Neighbourhood green space

We required a measure of availability to green space for each SHS respondent. This was achieved through the specially arranged addition of a green space variable to the publically available SHS dataset. Each respondent in the SHS was matched to an area-level measure describing the quantity of green space available their area of residence. This matching process was undertaken by SHS data managers, to maintain the anonymity of their respondents. The derivation of this green space measurement is described elsewhere [29] and the data are freely available online [30]. In brief, the measure is an estimate of the percentage of green space within each Census Area Statistics (CAS) ward in Scotland. A CAS ward is an administrative unit used to report area statistics in Scotland (mean population 4144, median size 3.5 km2). The green space measurement included natural areas (e.g. parks, beaches and agricultural land) but excluded aquatic areas and small water bodies (e.g. lochs, the sea and river corridors) and domestic gardens. Although the variable has been shown to perform well in comparisons with other measures of green space in the UK [31], it performs poorly in rural areas because there is too little variation in the quantity of green space. All our analyses were therefore carried out for residents of urban areas only, as defined by the Scottish Government’s Urban/Rural classification [32].

The green space variable was attached to the SHS respondents via their postcode and the matching was undertaken by the Scottish Government data managers to ensure the anonymity of SHS respondents. For analysis, the green space variable was categorised into four groups (<25, 25- < 50%, 50- < 75%, and 75%+). We undertook analysis to assess the sensitivity of results to different categorisations and in particular to the choice of threshold for the lowest green space category which would form the reference group in out analyses. The substantive findings were unaltered and we therefore present results for this categorisation only.


We adjusted our models for age, sex and equivalised household income tertile. We adjusted for age and sex because there is good evidence that both physical activity levels and use of green spaces differ by age and sex. Since the relationships between age and physical activity are not linear, we modelled age as a categorical variable (16–24, 25–34, 35–44, 45–54, 55–64, 65–74 and 75+ years). Income, our proxy for socio-economic position, was both a potential confounder in the relationship between physical activity and green space (because wealthier people may both take more exercise, and also be more likely to reside in greener areas), and used as an axis of inequality in physical activity for the part of the study assessing whether inequalities in physical activity were related to neighbourhood green space level. Rates of missingness for income were higher among respondents living in the least green areas. To be certain that excluding these respondents did not influence our results; we performed two further procedures. First, we ran models with an additional category for those who did not report income. Second, we imputed missing income data responses using Stata’s Multiple Imputation by Chained Equations (MICE) procedures. Our substantive findings were not sensitive to the treatment of the income variable and we therefore present results based on excluding all respondents with missing income data.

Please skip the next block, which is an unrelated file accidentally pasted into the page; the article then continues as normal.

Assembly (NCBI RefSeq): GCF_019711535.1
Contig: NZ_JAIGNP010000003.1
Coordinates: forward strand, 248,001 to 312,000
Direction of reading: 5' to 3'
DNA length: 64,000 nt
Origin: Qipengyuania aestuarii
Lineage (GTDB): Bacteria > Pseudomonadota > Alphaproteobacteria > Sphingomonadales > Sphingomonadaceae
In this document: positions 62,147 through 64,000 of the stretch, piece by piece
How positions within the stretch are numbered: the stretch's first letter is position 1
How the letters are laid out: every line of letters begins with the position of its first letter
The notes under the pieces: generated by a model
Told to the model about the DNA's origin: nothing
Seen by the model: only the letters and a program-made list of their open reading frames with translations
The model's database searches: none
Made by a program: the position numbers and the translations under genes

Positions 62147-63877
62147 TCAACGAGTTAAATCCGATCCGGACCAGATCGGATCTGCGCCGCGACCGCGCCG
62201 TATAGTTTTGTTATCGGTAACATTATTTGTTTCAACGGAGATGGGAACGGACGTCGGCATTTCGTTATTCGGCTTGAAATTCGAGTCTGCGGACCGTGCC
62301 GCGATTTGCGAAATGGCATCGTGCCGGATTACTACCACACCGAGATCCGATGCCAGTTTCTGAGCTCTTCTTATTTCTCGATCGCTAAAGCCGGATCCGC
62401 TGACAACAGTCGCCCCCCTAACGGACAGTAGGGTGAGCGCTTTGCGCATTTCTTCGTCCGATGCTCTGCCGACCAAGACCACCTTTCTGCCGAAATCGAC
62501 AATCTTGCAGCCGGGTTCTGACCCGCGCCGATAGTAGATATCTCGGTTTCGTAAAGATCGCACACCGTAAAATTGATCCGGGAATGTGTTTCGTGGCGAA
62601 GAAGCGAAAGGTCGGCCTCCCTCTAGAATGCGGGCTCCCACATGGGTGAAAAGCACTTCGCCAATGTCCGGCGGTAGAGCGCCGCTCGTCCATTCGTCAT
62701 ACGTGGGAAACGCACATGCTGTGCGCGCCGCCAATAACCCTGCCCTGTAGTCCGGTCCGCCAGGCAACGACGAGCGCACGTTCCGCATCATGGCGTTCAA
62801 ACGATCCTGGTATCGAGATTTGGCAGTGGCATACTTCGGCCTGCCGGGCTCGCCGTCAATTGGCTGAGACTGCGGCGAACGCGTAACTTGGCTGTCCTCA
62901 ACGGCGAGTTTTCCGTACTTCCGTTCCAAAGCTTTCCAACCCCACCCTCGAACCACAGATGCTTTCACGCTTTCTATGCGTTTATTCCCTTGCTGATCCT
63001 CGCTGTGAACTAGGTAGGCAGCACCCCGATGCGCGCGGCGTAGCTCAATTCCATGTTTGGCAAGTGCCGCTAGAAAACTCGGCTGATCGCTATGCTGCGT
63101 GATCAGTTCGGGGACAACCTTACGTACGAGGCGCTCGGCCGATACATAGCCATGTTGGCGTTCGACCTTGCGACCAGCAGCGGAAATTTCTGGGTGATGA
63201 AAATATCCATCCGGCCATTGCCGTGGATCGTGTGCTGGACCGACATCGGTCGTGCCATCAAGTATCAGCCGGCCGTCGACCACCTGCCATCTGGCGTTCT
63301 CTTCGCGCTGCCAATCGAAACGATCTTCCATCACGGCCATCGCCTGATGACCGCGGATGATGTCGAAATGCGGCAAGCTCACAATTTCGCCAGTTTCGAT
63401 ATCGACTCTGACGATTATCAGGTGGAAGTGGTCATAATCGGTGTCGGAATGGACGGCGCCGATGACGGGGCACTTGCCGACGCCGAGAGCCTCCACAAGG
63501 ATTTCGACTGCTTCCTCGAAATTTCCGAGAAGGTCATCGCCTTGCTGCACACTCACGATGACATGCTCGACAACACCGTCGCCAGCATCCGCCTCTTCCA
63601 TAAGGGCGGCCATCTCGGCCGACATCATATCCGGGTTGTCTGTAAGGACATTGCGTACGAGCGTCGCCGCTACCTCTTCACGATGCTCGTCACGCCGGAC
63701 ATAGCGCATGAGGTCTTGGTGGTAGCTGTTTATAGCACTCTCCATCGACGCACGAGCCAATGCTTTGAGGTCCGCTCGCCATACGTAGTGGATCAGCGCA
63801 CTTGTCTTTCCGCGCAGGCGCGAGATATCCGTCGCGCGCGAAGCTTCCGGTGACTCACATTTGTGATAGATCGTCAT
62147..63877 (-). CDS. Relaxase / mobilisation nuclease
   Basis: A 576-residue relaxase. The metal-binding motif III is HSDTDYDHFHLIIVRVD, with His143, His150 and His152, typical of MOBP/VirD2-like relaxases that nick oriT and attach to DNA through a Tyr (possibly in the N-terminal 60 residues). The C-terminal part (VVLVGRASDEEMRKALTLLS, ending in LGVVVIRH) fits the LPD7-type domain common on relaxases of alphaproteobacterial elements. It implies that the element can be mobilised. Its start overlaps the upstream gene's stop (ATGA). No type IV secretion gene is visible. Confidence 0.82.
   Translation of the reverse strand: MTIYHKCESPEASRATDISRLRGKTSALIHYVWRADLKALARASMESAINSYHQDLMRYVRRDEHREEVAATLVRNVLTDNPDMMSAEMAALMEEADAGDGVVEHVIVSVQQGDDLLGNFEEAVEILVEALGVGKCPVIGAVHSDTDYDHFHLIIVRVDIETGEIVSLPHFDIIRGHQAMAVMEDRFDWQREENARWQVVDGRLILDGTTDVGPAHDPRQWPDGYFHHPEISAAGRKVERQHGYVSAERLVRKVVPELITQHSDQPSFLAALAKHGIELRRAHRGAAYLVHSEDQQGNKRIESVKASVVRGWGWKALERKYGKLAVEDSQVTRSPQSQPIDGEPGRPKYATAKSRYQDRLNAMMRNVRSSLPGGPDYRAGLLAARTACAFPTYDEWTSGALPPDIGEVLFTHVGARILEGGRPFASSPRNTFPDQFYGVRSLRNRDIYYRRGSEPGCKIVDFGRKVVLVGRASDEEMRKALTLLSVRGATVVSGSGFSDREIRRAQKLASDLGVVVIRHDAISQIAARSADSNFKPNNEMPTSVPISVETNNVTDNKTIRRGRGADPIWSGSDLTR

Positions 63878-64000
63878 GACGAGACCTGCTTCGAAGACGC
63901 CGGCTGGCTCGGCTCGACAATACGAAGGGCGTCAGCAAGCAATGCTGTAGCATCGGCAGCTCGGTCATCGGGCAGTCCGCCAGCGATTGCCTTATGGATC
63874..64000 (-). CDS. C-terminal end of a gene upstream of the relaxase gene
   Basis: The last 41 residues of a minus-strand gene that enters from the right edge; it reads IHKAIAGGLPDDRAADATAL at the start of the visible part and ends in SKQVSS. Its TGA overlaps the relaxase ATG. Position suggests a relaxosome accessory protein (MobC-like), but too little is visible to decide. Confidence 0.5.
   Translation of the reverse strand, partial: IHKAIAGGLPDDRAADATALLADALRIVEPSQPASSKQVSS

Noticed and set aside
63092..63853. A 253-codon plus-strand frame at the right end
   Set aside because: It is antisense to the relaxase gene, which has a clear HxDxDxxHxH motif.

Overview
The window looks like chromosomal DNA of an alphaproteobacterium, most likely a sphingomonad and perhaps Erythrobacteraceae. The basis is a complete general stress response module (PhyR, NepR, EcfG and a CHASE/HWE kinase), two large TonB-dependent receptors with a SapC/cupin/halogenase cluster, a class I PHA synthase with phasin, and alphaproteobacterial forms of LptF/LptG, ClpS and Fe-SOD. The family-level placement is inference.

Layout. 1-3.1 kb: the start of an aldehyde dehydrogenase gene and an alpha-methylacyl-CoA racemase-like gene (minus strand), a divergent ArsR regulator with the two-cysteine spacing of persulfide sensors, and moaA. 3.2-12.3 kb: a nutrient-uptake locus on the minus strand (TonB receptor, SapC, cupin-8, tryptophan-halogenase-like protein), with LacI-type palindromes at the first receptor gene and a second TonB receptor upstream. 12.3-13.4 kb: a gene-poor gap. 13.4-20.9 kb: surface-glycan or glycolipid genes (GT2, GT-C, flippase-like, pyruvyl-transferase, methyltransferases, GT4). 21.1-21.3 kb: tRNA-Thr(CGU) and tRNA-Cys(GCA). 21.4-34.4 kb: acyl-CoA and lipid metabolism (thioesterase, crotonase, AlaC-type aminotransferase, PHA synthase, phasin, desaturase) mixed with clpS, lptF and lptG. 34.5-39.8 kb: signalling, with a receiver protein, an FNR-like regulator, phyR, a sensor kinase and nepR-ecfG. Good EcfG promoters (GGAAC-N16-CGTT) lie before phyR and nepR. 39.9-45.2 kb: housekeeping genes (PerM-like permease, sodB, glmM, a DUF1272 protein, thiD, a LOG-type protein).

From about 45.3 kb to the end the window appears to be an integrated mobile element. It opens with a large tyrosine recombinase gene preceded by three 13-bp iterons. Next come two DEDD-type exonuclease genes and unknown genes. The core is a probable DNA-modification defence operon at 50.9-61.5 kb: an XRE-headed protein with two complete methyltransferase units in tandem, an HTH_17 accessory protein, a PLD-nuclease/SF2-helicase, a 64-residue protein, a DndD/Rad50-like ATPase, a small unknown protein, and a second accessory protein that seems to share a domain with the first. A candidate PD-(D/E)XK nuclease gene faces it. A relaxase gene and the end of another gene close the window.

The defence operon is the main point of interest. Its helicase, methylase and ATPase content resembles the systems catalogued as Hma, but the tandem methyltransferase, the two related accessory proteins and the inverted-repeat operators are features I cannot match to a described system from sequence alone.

To answer research question (a), we explored the association between availability of green space and levels of (i) walking, (ii) overall physical activity and (iii) green physical activity using logistic regression models. We then answered research question (b) by first adding an interaction term to the model which explored whether any association between socio-economic position and physical activity varied by the availability of green space. The resulting coefficients were tested using the Wald test for interaction. The exact nature of any interactions was further unpacked using a sequence of logistic regression models that were stratified by green space.

Multi-level modelling was not possible as the CAS ward of residence was not disclosed to the research team. All analyses were weighted to take account of any differences between the Scottish Population and the SHS sampling strategy. Models were run in Stata (version 11).


Sample characteristics

The characteristics of the respondents in our analysis are shown in Table 1 (n = 3679).

Table 1 Percentage (n) distribution of characteristics of urban Scottish Health Survey respondents (n = 3679) by demographic, socio-economic, green space availability and physical activity variables

(a) Is availability of neighbourhood green space positively associated with physical activity and with physical activity specifically in green space?

No association at all was observed between neighbourhood green space and meeting the recommended overall physical activity guidelines (data not shown). In un-adjusted models, respondents living in the greenest neighbourhoods were less likely to meet recommended walking guidelines (odds ratio 0.73, 95% CI 0.55-0.95) than those in the least green areas (Table 2a). After adjustment for age, sex and household income, this association was attenuated a little and became non-significant (Table 2a). In both un-adjusted and adjusted models, the odds of meeting the walking guidelines appeared to follow a ‘dose-response’ relationship with neighbourhood green space such that the odds fell further for each gradation of green space. An independent, positive association between household income and meeting the recommended walking guidelines was also observed.